The Geezer’s Little Effort to Stop a Runaway Train

I sent a letter to the Iowa Board of Medicine, the Iowa Medical Society, the Iowa Psychiatric Society, and a couple of state legislators recently. It was a proposal for a resolution to reject Maintenance of Licensure (MOL) in Iowa. I have been talking this subject to death for a couple of years now. For a basic overview of Maintenance of Certification (MOC) and MOL see the link to the February issue of Current Psychiatry, Maintenance of certification and licensing: What you need to know — Current Psychiatry Online. Then look at I’d Rather Not Be Blind to Gorillas – The Practical Psychosomaticist.

Anyway, my letter is copied below:

I recently sent a message to Iowa legislators in support of a bill on tort reform in Iowa. The bill provides support for physicians practicing evidence-based medicine, with which I agree. I also believe it could help attract physicians to Iowa, currently a designated physician shortage area, especially with respect to psychiatrists.

I know there is not a bill to support rejection of the Maintenance of Licensure (MOL) pilot projects currently supported by the Iowa Medical Society, but I think there should be one. There is no credible evidence that either Maintenance of Certification (MOC) or MOL change patient outcomes. Certainly, the addition of yet another costly and empty regulatory measure which does nothing to genuinely improve our ability to provide high-quality medical and psychiatric care to Iowans is unlikely to attract psychiatrists to practice in Iowa, and may be a deterrent to recruitment. In my opinion, both MOC and MOL could have a chilling effect on medical school enrollment rates.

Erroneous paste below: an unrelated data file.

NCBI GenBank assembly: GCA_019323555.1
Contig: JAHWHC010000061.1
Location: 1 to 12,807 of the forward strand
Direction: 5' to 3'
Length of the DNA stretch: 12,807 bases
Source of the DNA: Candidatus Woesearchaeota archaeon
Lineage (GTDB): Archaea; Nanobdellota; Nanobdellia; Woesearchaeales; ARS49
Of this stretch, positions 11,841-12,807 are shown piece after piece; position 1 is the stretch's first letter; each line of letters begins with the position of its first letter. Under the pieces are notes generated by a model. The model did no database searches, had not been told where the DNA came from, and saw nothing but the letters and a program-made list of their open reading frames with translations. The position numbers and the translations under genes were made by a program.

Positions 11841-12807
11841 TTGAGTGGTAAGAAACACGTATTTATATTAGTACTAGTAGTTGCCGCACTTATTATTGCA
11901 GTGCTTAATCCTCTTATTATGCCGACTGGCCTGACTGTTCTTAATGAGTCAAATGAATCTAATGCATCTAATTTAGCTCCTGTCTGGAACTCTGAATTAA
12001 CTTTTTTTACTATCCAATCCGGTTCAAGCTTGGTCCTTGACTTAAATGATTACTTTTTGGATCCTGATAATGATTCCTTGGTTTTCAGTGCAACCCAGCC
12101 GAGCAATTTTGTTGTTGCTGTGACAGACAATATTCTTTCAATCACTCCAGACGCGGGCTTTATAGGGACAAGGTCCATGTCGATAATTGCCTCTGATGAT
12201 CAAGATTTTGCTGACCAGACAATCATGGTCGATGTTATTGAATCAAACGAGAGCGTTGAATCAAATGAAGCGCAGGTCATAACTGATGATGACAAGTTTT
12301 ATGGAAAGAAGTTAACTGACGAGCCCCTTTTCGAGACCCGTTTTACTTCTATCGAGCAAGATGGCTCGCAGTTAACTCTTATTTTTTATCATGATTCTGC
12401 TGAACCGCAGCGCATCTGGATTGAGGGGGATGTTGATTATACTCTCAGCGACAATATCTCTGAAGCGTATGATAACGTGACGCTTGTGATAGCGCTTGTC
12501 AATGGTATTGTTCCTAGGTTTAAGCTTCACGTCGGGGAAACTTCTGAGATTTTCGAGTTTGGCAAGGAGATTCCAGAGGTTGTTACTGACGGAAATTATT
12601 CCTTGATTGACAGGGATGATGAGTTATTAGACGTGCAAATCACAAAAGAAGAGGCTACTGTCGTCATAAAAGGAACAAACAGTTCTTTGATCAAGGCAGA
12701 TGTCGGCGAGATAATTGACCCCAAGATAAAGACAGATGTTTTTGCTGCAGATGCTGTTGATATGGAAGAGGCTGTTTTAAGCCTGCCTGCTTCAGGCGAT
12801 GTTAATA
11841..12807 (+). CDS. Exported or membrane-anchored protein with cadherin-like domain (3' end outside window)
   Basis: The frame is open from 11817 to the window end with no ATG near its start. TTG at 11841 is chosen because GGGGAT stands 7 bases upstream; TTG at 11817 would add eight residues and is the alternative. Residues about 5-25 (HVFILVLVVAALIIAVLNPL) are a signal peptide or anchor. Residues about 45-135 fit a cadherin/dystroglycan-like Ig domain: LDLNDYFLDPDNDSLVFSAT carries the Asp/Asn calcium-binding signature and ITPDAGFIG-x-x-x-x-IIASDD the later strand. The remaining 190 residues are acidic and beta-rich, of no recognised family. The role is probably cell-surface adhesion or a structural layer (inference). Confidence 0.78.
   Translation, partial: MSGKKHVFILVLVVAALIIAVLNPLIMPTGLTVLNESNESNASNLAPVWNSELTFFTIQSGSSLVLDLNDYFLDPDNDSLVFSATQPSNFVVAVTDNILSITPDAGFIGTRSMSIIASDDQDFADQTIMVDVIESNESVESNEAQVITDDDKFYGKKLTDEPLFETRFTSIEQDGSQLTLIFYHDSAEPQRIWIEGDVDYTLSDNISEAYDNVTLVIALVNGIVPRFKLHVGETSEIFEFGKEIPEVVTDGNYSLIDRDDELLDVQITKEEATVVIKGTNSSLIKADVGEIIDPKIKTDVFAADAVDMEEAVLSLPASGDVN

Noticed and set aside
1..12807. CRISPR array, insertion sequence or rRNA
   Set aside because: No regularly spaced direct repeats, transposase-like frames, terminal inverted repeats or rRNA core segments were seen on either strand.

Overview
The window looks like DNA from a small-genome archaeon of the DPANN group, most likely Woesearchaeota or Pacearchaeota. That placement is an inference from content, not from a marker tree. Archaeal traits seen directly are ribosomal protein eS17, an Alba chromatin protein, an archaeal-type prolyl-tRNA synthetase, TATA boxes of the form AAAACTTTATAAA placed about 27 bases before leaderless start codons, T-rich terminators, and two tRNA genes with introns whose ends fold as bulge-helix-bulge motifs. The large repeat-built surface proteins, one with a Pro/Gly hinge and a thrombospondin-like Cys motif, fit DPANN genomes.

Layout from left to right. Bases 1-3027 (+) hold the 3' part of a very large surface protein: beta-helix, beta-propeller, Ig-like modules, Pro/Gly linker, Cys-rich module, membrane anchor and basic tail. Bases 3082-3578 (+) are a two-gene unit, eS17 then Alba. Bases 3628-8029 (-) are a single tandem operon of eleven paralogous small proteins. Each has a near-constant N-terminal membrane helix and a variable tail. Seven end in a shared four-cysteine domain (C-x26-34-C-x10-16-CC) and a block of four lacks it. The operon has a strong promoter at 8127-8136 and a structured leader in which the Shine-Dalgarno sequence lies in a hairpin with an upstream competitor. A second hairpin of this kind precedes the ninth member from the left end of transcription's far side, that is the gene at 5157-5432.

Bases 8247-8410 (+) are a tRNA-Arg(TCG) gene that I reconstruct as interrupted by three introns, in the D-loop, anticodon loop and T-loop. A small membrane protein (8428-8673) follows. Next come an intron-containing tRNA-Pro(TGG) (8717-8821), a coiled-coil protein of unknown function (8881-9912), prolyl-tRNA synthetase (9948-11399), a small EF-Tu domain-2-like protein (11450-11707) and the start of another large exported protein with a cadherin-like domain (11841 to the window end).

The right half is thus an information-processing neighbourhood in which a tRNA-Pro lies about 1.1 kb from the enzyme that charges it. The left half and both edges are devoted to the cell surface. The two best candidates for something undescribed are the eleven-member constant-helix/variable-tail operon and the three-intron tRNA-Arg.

Therefore, I’ve modified a document suggested by the American Association of Physicians and Surgeons (AAPS) and propose that it be reviewed by the Iowa Medical Society and state legislators:

Here I placed a modified version of a resolution in opposition to MOL which you can download from






                                                  Resolution 2013-

Introduced by:  James J. Amos, MD for consideration by the Iowa Medical Society


Subject:            Opposition to Maintenance of Licensure (MOL)


Referred to:   Iowa Medical Society; Iowa Psychiatric Society; Iowa Board of Medicine; Iowa Legislators



1      Whereas, in 2010 the Federation of State Medical Boards, Inc., (FSMB) House of Delegates

2      adopted the Maintenance of Licensure (MOL) framework, a process by which physicians

3      periodically provide, as a condition of license renewal, evidence that they are actively

4      participating in a program of continuous professional development that is relevant to their

5      areas of practice, measured against objective data sources and aimed at improving

6      performance over time; and


8      Whereas, the FSMB website states that, in lieu of MOL, the American Board of Medical